Background: The effects of antidepressants for treating depressive disorders have been overestimated because of selective publication of positive trials. Reanalyses that include unpublished trials have yielded reduced effect sizes. This in turn has led to claims that antidepressants have clinically insignificant advantages over placebo and that psychotherapy is therefore a better alternative. To test this, we conducted a meta-analysis of studies comparing psychotherapy with pill placebo.
Method: Ten 10 studies comparing psychotherapies with pill placebo were identified. In total, 1240 patients were included in these studies. For each study, Hedges' g was calculated. Characteristics of the studies were extracted for subgroup and meta-regression analyses.
Results: The effect of psychotherapy compared to pill placebo at post-test was g = 0.25 [95% confidence interval (CI) 0.14-0.36, I² = 0%, 95% CI 0-58]. This effect size corresponds to a number needed to treat (NNT) of 7.14 (95% CI 5.00-12.82). The psychotherapy conditions scored 2.66 points lower on the Hamilton Depression Rating Scale (HAMD) than the placebo conditions, and 3.20 points lower on the Beck Depression Inventory (BDI). Some indications for publication bias were found (two missing studies). We found no significant differences between subgroups of the studies and in meta-regression analyses we found no significant association between baseline severity and effect size.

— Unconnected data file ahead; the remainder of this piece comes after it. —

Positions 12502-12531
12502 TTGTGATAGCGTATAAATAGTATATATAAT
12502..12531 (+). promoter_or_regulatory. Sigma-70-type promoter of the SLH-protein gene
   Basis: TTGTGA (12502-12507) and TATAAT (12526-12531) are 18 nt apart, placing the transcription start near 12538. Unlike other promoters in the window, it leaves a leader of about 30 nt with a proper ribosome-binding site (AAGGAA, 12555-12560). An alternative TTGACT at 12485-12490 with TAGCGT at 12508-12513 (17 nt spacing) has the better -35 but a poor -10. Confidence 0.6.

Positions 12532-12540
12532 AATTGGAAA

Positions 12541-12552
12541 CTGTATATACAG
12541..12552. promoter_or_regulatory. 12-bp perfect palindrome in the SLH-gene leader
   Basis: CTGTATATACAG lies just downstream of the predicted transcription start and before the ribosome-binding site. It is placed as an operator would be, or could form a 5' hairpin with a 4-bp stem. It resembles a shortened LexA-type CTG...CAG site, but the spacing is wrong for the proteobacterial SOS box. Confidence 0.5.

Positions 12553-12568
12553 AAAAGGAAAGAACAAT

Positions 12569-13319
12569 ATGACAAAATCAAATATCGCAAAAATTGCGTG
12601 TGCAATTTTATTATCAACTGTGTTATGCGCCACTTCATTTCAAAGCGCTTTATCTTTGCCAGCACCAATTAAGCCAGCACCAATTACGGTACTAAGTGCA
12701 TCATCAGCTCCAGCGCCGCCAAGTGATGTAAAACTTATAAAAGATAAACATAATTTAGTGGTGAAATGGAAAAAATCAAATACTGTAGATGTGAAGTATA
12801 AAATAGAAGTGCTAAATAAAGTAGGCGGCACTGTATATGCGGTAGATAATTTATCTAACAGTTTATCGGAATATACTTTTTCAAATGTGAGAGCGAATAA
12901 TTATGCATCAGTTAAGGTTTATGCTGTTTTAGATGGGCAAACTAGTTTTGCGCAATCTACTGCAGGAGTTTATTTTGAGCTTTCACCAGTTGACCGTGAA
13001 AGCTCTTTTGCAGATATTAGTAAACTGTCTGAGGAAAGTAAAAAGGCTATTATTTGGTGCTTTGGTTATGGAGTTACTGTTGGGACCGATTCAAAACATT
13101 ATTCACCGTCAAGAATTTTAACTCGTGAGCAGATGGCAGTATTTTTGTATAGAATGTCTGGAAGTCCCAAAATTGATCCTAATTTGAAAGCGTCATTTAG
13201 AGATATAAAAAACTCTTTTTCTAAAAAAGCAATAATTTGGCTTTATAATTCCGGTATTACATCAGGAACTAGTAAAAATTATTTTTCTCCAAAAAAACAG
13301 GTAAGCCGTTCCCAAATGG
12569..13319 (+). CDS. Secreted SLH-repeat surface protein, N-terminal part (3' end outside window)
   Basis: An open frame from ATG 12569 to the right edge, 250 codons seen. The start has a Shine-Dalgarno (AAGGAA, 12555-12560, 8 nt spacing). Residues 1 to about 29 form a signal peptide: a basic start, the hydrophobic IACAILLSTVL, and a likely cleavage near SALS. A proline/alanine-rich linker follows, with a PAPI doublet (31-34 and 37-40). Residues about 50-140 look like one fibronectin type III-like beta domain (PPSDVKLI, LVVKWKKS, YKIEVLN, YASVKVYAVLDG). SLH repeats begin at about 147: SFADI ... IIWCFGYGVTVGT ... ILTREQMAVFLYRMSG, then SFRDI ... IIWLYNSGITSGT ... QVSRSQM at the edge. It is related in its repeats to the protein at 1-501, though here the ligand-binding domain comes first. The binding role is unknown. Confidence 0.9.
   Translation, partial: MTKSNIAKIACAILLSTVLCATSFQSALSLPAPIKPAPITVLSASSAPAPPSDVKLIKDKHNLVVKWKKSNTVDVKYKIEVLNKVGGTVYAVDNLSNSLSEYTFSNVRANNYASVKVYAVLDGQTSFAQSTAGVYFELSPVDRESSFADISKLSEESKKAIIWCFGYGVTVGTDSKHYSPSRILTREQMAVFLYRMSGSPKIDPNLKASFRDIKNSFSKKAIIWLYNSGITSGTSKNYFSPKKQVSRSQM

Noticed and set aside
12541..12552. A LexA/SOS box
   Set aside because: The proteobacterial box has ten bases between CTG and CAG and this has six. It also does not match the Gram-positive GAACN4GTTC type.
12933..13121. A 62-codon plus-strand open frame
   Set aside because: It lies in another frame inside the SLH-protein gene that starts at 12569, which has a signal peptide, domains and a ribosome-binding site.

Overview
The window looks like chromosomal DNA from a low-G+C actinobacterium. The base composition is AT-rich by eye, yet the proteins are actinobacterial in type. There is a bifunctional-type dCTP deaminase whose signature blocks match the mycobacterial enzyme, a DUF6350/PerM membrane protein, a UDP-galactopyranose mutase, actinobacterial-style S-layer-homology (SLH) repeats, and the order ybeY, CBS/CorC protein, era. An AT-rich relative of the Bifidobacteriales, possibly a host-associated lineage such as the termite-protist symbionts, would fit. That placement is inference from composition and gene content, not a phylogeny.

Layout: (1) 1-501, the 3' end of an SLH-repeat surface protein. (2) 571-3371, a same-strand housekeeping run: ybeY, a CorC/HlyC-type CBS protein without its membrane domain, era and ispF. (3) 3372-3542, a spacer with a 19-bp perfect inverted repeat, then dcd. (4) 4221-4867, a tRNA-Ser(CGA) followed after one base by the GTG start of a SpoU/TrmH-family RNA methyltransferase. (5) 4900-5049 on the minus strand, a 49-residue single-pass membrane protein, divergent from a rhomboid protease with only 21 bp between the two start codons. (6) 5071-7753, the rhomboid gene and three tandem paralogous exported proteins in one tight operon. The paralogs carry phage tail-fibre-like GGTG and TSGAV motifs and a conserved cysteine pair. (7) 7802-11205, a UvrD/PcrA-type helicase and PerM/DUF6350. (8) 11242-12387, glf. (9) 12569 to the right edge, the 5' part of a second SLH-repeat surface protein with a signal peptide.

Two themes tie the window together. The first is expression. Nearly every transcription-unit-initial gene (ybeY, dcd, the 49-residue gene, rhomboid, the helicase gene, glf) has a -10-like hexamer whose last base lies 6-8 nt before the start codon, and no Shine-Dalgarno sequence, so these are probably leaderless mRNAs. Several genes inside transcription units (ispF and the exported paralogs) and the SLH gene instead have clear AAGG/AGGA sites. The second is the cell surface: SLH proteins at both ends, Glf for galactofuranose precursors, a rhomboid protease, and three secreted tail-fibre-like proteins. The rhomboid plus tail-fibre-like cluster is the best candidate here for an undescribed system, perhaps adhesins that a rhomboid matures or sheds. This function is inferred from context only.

Conclusions: Although there are differences between the role of placebo in psychotherapy and pharmacotherapy research, psychotherapy has an effect size that is comparable to that of antidepressant medications. Whether these effects should be deemed clinically relevant remains open to debate.